Science - 06.12.2019

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Society policy targets harassers
the Society for American Archaeology
(SAA) have voted to allow its board to bar
attendees who have committed sexual
harassment or other misconduct from
society events. The vote to change SAA’s
bylaws, announced on 22 November,
was a response to a scandal sparked
when an archaeologist banned from his
university for sexual harassment was
allowed to attend the society’s annual
meeting in April. The new policy, written
by SAA’s board, also covers bullying and
other forms misconduct. But some SAA
members are concerned the wording is
not strong enough because it states the
society’s board “may” bar offenders from
events; they had proposed an alternate
bylaws amendment that offenders “will be
barred.” That measure failed in the vote.

Off-shore wind power grows
ENERGY | By 2040, off-shore wind turbines
could produce about as much electricity as
those onshore and, with solar cells, supply
much of the renewable energy required
to reduce global warming, says a forecast
published last month. To date, more wind
turbines have been built on land, but
turbines placed in coastal waters offer the
advantage of steadier winds, and costs
could become competitive with fossil fuels
in the next decade, says the International
Energy Agency’s World Energy Outlook
2019. The European Union and China will
dominate off-shore wind power through
2040, the report says. But it also warns
that current growth in wind and other
renewables won’t reduce greenhouse gas
emissions by enough to limit the increase

in global temperatures to less than 2°C;
even larger growth in wind and other alter-
native energies is needed.

Disgraced surgeon sentenced
MISCONDUCT | A court in Italy has sen-
tenced surgeon Paolo Macchiarini to
16 months in prison for forgery and abuse
of his office. Macchiarini became famous
a decade ago while at the Karolinska
Institute in Stockholm for transplanting
artificial windpipes “seeded” with stem cells
into patients. The transplants failed and
nearly all the patients died; Macchiarini
was found guilty of scientific misconduct
and charged with manslaughter in Sweden.
Those charges were dropped in October
2017, but now, an old case in Italy has
apparently caught up with him. In 2012,
Macchiarini was charged with taking bribes
from patients. After years of appeals and
counter appeals, on 8 November a court
found him guilty of minor infractions:
providing treatment for a friend who was
not eligible for care and manipulating the
patient’s records. Macchiarini’s lawyer
said he will appeal the sentence. An Italian
newspaper reports the surgeon is now
working in Japan.

U.K. pushes for AI accountability
COMPUTER SCIENCE | Businesses and
government offices that use artificial
intelligence (AI) to help make decisions—
to predict health outcomes, extend credit,
or even determine criminal penalties—
will soon be required to explain how
their technology functions to individuals
affected by it, according to draft guidance
from the United Kingdom’s Information
Commissioner’s Office this week. The
guidance, thought to be the world’s first,
is meant to “get out ahead” of potential
abuses, says David Leslie, an ethics fellow
at the Alan Turing Institute in London
and a co-author of the draft. The expla-
nations of the software’s methods and
reliability must be comprehensible by
lay people, who could use existing data-
privacy or antidiscrimination laws to
challenge how the AI is applied. The office
is accepting comments on the 165-page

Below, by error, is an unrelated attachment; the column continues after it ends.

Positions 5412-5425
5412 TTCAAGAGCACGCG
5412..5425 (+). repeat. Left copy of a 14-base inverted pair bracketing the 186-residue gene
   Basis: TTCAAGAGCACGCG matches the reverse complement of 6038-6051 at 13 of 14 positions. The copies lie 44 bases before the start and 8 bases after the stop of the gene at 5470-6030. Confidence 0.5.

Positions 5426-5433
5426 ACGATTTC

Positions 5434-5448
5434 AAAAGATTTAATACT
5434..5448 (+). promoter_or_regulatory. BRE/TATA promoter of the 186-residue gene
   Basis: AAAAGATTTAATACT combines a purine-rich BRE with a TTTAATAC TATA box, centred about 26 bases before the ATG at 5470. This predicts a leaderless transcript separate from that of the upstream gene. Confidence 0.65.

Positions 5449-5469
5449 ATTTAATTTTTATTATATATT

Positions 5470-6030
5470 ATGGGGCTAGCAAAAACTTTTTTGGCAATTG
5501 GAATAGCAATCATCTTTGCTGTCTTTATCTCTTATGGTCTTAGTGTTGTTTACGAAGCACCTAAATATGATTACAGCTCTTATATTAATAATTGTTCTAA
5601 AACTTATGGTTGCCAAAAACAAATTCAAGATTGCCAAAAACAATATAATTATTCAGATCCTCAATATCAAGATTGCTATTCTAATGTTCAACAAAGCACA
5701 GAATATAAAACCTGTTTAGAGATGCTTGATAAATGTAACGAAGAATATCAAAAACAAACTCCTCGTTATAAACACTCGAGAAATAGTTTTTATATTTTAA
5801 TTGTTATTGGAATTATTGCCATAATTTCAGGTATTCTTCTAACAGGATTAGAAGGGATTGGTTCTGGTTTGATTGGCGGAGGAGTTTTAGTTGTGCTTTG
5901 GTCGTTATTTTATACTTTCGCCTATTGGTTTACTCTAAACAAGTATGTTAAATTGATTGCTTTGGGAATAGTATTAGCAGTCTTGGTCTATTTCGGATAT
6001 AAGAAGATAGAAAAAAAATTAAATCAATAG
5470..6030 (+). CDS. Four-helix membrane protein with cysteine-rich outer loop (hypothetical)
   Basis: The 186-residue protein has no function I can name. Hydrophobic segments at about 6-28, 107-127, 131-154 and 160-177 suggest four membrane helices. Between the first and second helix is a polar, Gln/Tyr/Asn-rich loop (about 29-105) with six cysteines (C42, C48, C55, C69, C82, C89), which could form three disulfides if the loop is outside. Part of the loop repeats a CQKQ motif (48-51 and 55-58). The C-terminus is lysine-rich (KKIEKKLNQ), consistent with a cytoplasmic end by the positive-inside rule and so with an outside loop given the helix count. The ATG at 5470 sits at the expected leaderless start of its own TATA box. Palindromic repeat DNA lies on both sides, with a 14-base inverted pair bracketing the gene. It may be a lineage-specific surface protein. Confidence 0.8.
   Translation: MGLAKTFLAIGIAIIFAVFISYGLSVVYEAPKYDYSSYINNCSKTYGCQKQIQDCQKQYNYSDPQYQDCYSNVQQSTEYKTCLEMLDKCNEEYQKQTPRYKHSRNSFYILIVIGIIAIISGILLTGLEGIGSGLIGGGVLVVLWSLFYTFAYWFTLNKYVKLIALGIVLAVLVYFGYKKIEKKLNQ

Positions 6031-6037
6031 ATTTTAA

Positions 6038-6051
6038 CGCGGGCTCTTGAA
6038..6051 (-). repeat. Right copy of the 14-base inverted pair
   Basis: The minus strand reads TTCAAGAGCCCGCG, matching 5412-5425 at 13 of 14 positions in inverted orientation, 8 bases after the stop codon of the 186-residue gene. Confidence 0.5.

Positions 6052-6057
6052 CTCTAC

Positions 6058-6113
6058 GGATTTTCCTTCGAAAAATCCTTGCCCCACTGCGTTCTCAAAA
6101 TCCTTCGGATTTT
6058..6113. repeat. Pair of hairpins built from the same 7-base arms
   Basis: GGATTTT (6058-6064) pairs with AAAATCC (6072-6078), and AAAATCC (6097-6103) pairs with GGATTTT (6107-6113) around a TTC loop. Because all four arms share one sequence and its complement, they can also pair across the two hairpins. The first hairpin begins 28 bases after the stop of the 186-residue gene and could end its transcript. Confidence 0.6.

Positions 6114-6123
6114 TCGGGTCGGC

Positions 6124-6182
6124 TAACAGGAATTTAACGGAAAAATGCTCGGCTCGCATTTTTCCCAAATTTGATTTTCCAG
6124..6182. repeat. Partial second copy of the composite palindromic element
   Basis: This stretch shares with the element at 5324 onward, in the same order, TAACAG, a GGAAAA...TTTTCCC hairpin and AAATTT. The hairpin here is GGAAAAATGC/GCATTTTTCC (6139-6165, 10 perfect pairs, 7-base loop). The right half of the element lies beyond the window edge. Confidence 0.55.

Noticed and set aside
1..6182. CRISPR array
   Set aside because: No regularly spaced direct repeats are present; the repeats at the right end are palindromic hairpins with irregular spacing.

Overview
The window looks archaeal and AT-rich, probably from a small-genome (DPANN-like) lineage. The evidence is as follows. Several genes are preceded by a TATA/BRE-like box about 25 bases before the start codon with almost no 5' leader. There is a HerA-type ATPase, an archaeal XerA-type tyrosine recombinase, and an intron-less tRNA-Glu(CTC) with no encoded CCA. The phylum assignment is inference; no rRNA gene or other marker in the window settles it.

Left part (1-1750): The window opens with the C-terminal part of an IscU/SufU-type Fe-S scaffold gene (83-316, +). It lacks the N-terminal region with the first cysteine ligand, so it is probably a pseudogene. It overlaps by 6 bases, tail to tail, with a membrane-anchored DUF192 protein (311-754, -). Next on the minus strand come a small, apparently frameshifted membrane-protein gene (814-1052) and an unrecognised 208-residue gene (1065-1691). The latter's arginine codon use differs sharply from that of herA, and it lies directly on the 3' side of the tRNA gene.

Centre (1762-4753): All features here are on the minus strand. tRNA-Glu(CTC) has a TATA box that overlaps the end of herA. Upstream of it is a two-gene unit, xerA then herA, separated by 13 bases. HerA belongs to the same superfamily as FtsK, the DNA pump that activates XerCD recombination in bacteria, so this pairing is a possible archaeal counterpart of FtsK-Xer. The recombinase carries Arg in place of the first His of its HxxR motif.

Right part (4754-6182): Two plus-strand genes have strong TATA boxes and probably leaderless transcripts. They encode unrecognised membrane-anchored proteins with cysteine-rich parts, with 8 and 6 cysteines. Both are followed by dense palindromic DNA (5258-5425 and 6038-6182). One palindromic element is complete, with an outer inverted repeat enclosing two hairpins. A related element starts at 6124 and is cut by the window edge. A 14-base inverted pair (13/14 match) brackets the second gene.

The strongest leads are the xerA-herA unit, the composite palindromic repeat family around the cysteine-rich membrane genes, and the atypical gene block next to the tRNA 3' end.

draft until 24 January 2020.

Elsevier inks open-access deals
SCHOLARSHIP | Publishing giant Elsevier
last month signed two new “transforma-
tive” deals allowing researchers to read
its journals and publish in subscription
ones on an open-access basis. Its deal with
Carnegie Mellon University in Pittsburgh,

m Mighty wind
Off-shore wind power is growing quickly—but needs
to expand faster still to help control global warming.







600 Gigawatts

United States South Korea Rest of world

European Union China

2018 2040,

required to help
limit warming

U.S. states in which
mortality rates among
25- to 64-year-olds increased
from 2010 to 2017(JAMA).

Hectares in Indonesia that burned
this year, according to Sentinel
satellite data, an area half the size
of Belgium. That figure is twice
the Indonesian government’s
estimate, based on lower resolution
LANDSAT data (Center for
International Forestry Research).


Pennsylvania, is Elsevier’s first of this
kind with a U.S. institution. Its other deal
is with the Bibsam Consortium, which
negotiates such agreements for Sweden’s
universities; they gave up subscriptions
to Elsevier journals in 2018 after Bibsam
unsuccessfully sought a new, open-access
agreement. Carnegie Mellon did not
disclose the cost of its deal; Bibsam said
its outlay will depend on uptake by its
library members.

Arab scientists want to emigrate
WORKPLACE | Although many Arab
countries want to develop “knowledge
economies” to diversify their petroleum-
based industries, 91% of their researchers
would like to emigrate for professional
opportunities elsewhere, a survey has
found. The findings come from an online
poll of 650 researchers working in
22 countries of the Arab League, reported
this week by Al-Fanar Media, a nonprofit
news organization that covers research and
education. Of the survey respondents,
232 work in science, technology, engineer-
ing, and math (STEM) fields, most of them
at universities. Poor funding was a frequent
complaint about their current jobs, but so
was the professional environment. Among
STEM workers, 87% of those wanting to
move desired to improve their research.
Other incentives included better research
facilities (67%), more salary (43%), and
more academic freedom (40%).

6 DECEMBER 2019 • VOL 366 ISSUE 6470 1175
Published by AAAS

on December 12, 2019^

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